|Innovation is often described as “something new or improved that obtains a positive result”. This can be a new process or procedure, a new service, a new product, or just a different way to get something accomplished.
The above however is just the first part of innovation, and amazingly so, often the easier piece. The other major challenge of Innovation is getting the “new or modified” supported, approved, adopted and implemented.
Critical Thinking plays a role in both steps. For this post, I’m going to focus on the second step. Throughout my career, I’ve seen numerous innovative ideas from dozens and dozens of people evaporate because the second step was not well thought out. Simply put, coming up with an idea is one thing, being able to “sell it” is quite another.
Ever hear this from leadership? “Hey, we need to think outside-the-box on this one”. This sometimes helps to inspire a group to really get out there and come up with some truly outside-the-box notions. What often happens is that the idea is presented and it’s “too radical”, “too far-fetched”, “too risky”. What that leader really wanted was the group to come up with ideas outside-their-box, but not outside-the-leaders box. [When I hear “think outside-the-box”, I first ask “what’s the box”, because you can’t think outside of it until you know what it is. [See Think Outside the box former post or read Chapter 27 in Think Smarter.]
A very real and often substantial challenge with Innovation is getting others to understand it, agree with it, support it, and approve it. Then, there are changes that are probably required, changes in processes, changes in behavior, perhaps organization changes. Methods that have been used for decades might need to change, perhaps completely discarded. People’s jobs might change, they might need to re-tool, and be retrained. Innovation, while exciting, can be a very scary place.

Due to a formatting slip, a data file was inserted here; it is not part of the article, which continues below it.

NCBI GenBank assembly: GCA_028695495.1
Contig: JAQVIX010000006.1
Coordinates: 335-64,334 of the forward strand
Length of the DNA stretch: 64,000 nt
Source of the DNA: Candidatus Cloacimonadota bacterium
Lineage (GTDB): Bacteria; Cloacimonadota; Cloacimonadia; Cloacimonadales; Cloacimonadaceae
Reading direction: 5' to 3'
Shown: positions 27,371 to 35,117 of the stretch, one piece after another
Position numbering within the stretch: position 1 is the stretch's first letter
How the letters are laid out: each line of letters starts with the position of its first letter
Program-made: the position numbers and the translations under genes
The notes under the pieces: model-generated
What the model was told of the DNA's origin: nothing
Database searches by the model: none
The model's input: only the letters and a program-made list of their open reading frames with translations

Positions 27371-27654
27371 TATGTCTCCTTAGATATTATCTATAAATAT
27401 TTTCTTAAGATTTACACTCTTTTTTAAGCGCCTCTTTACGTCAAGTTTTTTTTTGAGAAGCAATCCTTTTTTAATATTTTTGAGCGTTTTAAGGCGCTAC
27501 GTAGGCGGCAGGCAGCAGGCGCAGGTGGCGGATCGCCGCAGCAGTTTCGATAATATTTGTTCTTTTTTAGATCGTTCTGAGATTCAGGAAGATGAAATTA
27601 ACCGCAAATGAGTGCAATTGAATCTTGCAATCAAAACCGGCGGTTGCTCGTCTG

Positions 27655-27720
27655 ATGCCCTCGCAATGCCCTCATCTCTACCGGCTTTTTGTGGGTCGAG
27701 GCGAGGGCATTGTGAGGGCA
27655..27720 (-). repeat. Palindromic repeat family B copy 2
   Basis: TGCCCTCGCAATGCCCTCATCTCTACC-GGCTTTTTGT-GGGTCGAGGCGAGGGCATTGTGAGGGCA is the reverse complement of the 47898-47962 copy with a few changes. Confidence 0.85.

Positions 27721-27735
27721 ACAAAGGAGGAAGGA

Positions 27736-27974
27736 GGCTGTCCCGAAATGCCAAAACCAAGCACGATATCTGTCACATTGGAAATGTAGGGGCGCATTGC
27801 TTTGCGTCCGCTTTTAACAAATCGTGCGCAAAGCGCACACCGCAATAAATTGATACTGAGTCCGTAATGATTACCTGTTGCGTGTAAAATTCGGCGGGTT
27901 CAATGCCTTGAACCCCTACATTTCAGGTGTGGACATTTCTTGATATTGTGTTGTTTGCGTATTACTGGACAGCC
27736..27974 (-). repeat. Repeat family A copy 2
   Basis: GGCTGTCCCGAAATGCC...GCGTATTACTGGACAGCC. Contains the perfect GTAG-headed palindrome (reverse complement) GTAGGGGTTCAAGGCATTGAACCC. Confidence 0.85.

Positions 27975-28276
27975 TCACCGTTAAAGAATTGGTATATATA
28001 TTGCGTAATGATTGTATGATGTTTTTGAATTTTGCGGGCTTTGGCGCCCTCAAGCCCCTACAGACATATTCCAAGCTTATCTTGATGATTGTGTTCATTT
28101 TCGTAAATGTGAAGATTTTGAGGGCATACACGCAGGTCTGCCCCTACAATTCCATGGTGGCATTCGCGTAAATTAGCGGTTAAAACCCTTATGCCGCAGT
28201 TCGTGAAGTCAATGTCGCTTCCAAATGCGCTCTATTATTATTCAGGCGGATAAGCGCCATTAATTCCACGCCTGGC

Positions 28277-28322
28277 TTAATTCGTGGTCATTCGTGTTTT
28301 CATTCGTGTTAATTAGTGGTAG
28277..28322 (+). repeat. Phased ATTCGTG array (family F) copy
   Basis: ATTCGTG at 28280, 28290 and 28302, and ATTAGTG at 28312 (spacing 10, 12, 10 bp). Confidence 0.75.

One of the most important components of innovation is risk. The very people who have to approve something innovative may not have any experience with that innovation. They have no track record, and no way to compare it to what they know, what they are familiar with, and what they have been comfortable with for 20+ years. Because of this, it’s almost inevitable, that people will be uncomfortable with an innovative idea because it’s outside of their experience and comfort zone.
Enter Critical Thinking
In Critical Thinking we learn how people come to conclusions, and how to support those conclusions. We learn about what drives disagreements and how to deal with that. We look at the assumptions behind decisions, and why those assumptions are being made. We look at ways to validate assumptions. We look at how our experiences are influencing us, and how our lack of experience may play a role. We look at the data, what others have done, and said, and how that plays a role. We distinguish verifiable, absolutely true facts, from hearsay.
Critical Thinking also includes understanding the beliefs, bias and emotions that people have, and how that influences them. (Note: Contrary to what many assume, critical thinking isn’t thinking without emotion … wish it was true, but we’re human and you can’t think without emotion … sorry).
Critical Thinking provides us with the foundation to present and support our innovative ideas in ways to help others understand them, how we got there, what was considered, what the risks are, how they can be monitored and mitigated. We acknowledge uncertainty and how that’s going to be addressed.
In short, Critical Thinking enables us provide confidence in our thinking and our understanding of the problem, the solutions, the implementation, the changes, the dependencies, the consequences, the risks, and the value. With this, others gain confidence, and are open to listening, and considering the possibility, and to move forward.
Innovation is successful when there is a new idea and only when that new idea is supported, accepted and implemented. Critical Thinking plays a pivotal role in both those steps.